These streamlined frames are also housing cutting edge smart technology. Letting them be easily programmed and optimized for human interaction. The use of less material per unit also assists in bringing down the bottom line and improving overall production costs.


5. Robotics entering new markets

The industrial sector has always been an early adopter of technology. However, the increasing productivity provided by robots has seen many other industries adopt exciting new solutions.

Smart factories are spinning the traditional production line on its head, while food and beverage, textiles, and plastic manufacturing has seen robotics and automation become the norm.

This can be seen in all areas of the development process.

With the widespread adoption of the cloud and the ability to run operations remotely, the traditional manufacturing facility will soon become a productivity hub.


Perceptual Robotics closes $2.1M funding round

Perceptual Robotics is excited to announce its latest funding round led by TSP Ventures, an early stage Venture Capital Fund supporting exceptional businesses focusing on climate and environmental technologies. The round is joined by Humble Holdings, an impact investments firm, existing investors Metavallon VC and other strategic angel investors. The company has raised a total of $3.6M so far (Crunchbase).

Perceptual Robotics uses drones, advanced robotics and machine learning to provide fully autonomous inspections of infrastructure, starting with wind turbines. These inspections identify and analyze defects with greater consistency, greater reliability and reduced costs when compared to current methods. The company has been developing their hardware and software capabilities since 2016 when it was founded at the Bristol Robotics Laboratory, while today it also operates from its Athens office. Perceptual Robotics are now carrying out autonomous inspections for some of the largest wind turbine operators in the world.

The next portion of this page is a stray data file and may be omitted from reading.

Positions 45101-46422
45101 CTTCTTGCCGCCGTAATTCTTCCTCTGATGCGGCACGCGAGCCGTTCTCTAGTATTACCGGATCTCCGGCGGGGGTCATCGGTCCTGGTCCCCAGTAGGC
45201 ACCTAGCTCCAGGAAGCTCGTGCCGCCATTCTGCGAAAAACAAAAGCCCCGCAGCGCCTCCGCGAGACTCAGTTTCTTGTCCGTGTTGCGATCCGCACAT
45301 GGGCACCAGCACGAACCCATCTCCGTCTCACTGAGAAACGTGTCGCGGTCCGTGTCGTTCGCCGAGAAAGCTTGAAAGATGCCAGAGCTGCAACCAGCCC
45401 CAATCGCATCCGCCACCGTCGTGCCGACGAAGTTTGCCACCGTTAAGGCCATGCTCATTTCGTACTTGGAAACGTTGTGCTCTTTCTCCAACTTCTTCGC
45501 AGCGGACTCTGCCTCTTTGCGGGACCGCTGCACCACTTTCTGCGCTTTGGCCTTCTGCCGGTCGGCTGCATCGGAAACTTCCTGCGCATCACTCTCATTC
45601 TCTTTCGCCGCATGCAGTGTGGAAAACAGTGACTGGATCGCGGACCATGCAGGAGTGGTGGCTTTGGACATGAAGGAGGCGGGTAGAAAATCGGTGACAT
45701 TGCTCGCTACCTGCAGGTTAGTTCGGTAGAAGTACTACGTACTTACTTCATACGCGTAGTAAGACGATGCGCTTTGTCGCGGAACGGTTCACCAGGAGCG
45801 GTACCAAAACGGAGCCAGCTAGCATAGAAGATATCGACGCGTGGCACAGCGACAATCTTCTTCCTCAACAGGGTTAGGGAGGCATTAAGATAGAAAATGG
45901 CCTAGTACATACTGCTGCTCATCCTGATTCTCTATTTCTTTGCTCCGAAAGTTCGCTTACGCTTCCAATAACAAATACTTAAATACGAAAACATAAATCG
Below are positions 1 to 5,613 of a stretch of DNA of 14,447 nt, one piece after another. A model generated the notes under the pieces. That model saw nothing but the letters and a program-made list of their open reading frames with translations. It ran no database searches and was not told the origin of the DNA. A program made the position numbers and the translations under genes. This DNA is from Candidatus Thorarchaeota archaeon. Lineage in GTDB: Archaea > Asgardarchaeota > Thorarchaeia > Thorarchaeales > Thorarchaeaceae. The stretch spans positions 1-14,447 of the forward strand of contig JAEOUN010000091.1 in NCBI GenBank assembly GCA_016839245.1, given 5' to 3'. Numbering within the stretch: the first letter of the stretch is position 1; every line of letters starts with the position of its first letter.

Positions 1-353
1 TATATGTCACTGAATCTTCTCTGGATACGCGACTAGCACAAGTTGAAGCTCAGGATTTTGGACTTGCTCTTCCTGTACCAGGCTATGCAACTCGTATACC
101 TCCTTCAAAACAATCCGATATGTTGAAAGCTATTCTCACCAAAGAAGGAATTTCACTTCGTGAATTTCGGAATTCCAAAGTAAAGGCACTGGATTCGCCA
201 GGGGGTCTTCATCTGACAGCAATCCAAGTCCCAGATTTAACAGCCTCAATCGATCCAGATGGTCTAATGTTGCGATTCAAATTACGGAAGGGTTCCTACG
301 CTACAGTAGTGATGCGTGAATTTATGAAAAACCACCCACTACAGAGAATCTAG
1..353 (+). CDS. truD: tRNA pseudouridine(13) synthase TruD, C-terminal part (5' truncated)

Chris Smith, CEO at TSP Ventures said, “we are delighted to be joining the team at Perceptual Robotics. Their mission, to reduce costs and improve efficiencies in the wind turbine inspection market, is helping the whole of the wind industry become more efficient and cost effective. At TSP, we love enabling technologies that can help accelerate the transition to renewable energy and a cleaner future for our planet. We look forward to supporting Kostas and the rest of the team as they scale operations internationally.”

Kostas Karachalios, CEO of Perceptual Robotics said, “we are delighted to have raised our latest round, led by TSP Ventures. We have had growing revenues and this new funding will allow us to increase headcount, continue to mature our groundbreaking technology and drive the scale of our sales and marketing activities on the back of our recent successful programmes with clients across Europe. We are fortunate to have been supported in our early funding rounds by Metavallon and with the addition of TSP, Humble Ventures and Angels with deep sector knowledge, we feel we have a very strong investor-base who complement each other well. We are growing our team with system engineers and sales engineers and are looking for exceptional people to join us in Athens and Bristol. We are in a good position to provide excellent services to our clients and new automations for the wind and other industries. The future is both bright and exciting”.